Deontology


RIGHTS AND OBLIGATIONS OF THE EXPERT

The primary requirement of any transactions involving works of art, especially for those who buy, is the guarantee. When the work of an artist no longer alive is to be sold and there is no precise classification of his work, attributing the authorship is a task not only heavy, but of great responsibility. This creates many doubts among investors who, most of the times, buy a work of art only with the guarantee from the merchant, that in the Italian legislation is the only one who can certify the work of art sold. This rule is governed by Article 63 of Legislative Decree 29 October 1999, no 490, which replaced the old Article 2 of Law November 20, 1971, No 1062: "Anyone engaged in the business of retail or exposition finalized at selling fine  art, sculpture, graphics, antiquities or objects with an historical and archaeological interest must deliver to the purchaser a certificate of authenticity and provenance of works and objects themselves, which are found in the shop or exposure. Furthermore, at the time of the sale, the buyer must issue a photographic copy of the work or the object with a declaration of authenticity and a declaration of origin, bearing his signature." This law is the only legal defense that a buyer may have when buying a work of art. In this context, then there is an strange change of roles, since the law does not mention any way that the certificate of authenticity is to be issued by an assessor, an expert or a critic of art, but only by the seller.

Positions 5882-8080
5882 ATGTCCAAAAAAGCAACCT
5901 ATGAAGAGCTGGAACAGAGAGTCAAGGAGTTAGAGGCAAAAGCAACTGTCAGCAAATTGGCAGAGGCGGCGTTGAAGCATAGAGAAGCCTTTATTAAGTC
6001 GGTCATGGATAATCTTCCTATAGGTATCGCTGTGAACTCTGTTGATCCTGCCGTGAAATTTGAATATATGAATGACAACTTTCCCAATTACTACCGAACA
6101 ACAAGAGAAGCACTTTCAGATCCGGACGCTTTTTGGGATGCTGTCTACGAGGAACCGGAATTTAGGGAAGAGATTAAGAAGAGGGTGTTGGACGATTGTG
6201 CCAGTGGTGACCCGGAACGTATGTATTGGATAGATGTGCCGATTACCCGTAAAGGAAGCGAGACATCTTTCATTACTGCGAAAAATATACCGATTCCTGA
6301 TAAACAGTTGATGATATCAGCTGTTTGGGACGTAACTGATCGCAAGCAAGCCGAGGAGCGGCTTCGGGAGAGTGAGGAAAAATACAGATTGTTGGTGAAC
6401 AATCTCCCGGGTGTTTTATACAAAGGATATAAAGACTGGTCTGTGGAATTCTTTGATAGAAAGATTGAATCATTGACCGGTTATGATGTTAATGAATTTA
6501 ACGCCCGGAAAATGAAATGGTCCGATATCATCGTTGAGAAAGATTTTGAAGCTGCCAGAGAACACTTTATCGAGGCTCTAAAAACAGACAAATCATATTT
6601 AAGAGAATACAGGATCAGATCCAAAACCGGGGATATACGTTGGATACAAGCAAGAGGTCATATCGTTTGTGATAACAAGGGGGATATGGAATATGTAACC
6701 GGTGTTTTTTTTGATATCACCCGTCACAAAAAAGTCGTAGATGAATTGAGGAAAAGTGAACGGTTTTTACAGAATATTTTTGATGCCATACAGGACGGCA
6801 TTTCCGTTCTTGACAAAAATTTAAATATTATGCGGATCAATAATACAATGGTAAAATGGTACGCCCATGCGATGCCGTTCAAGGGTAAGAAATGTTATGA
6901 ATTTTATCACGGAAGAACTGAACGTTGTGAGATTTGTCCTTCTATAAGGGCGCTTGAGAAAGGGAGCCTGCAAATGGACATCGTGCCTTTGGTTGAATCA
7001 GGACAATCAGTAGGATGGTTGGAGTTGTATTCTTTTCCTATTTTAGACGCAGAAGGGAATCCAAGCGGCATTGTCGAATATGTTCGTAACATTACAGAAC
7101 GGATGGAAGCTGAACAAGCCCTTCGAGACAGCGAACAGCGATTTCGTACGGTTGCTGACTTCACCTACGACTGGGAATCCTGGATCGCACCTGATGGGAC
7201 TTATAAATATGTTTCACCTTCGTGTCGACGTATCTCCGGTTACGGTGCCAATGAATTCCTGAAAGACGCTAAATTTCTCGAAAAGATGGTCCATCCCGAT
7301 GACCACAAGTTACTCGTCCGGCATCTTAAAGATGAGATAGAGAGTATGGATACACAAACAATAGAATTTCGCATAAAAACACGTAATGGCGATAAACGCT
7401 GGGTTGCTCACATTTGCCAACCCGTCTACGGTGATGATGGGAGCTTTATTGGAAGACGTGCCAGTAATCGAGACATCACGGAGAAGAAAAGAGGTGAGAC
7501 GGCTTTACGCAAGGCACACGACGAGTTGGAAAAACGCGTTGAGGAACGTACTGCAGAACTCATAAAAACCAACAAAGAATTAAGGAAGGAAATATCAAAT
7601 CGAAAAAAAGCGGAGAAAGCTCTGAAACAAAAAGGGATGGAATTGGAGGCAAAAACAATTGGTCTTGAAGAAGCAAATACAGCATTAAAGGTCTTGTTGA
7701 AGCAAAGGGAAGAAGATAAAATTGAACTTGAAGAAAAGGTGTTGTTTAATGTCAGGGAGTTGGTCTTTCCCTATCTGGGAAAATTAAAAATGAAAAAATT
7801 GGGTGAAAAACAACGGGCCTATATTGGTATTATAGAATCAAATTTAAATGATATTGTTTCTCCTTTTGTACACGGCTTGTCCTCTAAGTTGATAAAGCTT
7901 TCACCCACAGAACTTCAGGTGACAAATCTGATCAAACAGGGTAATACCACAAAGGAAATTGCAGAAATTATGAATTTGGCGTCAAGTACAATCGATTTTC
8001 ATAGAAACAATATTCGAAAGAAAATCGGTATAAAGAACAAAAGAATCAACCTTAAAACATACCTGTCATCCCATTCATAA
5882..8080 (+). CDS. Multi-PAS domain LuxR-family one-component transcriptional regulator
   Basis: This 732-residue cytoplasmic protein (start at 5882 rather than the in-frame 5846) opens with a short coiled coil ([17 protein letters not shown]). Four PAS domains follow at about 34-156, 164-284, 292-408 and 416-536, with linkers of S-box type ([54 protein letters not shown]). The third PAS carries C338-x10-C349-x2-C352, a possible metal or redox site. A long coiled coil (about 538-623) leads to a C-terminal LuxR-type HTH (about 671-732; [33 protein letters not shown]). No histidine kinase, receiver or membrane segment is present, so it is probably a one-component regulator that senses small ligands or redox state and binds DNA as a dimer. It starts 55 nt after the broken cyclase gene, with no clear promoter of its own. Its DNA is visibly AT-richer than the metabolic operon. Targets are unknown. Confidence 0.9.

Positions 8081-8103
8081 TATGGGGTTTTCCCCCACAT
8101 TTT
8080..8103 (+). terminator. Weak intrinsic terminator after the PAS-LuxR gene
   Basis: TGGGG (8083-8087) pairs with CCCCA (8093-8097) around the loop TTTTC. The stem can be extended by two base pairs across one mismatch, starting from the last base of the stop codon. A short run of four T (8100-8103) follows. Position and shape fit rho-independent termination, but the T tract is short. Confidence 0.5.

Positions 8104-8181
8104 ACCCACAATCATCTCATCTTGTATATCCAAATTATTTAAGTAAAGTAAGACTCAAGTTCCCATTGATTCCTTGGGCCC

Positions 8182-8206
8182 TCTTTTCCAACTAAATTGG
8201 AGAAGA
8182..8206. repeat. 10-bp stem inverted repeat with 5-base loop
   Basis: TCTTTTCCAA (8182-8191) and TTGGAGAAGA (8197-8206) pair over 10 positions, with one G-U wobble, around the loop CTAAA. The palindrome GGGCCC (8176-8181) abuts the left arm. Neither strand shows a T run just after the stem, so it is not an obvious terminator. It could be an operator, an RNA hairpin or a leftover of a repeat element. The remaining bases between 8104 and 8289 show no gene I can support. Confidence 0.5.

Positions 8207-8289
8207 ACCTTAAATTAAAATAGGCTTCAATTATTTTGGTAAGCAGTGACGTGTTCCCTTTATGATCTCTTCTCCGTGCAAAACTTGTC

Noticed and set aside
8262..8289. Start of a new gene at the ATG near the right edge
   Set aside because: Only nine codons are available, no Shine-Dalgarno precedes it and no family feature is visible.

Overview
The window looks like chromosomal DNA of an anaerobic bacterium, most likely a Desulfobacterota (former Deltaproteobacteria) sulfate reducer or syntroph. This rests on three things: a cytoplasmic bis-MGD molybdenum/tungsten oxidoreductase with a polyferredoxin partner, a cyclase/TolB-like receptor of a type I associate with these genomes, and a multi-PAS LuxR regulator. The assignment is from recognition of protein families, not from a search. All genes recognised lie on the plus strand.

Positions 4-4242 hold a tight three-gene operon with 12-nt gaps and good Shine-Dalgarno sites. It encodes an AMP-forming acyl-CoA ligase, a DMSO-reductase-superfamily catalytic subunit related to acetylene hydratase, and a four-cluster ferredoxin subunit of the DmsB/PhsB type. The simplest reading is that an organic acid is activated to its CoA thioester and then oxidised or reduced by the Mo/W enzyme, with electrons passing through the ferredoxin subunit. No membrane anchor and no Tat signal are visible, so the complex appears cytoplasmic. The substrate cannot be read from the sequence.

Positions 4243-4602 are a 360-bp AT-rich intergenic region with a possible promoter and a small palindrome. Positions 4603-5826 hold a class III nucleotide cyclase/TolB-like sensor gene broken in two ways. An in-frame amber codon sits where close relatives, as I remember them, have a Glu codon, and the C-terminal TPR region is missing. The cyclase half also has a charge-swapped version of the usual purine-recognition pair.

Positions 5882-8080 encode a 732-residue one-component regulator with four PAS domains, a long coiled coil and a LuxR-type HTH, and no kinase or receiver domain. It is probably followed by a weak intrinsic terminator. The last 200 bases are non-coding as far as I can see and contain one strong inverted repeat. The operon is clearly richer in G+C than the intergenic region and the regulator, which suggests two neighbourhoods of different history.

Only a few courts and all the Chambers of Commerce in Italy have created its own list of art experts accepted for admission based on qualifications.

RULES OF PROFESSIONAL CONDUCT
The European Art Experts Association has a deontological regulation that each member must follow:

1. The expert who subscribes an expertise responsible for his actions both in Court for the Community.
2. Expert cannot subscribe an appraisal when it is out of his fields of expertise, or when his interest can interfere with an objective assessment.
3. The expert does not endorse appraisals of works that he has not personally examined.
4. There shall be no form of unlawful competition or work to replace a colleague who is about to have or had a job.
5. The expert called to authenticate a work is always required to verify that it has not already been considered by another expert, in which case it shall inform the colleague if still alive.
7. The expert who has worked for auction houses cannot accept assignments from individuals or from institutions for the same works of art already considered.
8. The assessor is bound by professional secrecy.

 

 

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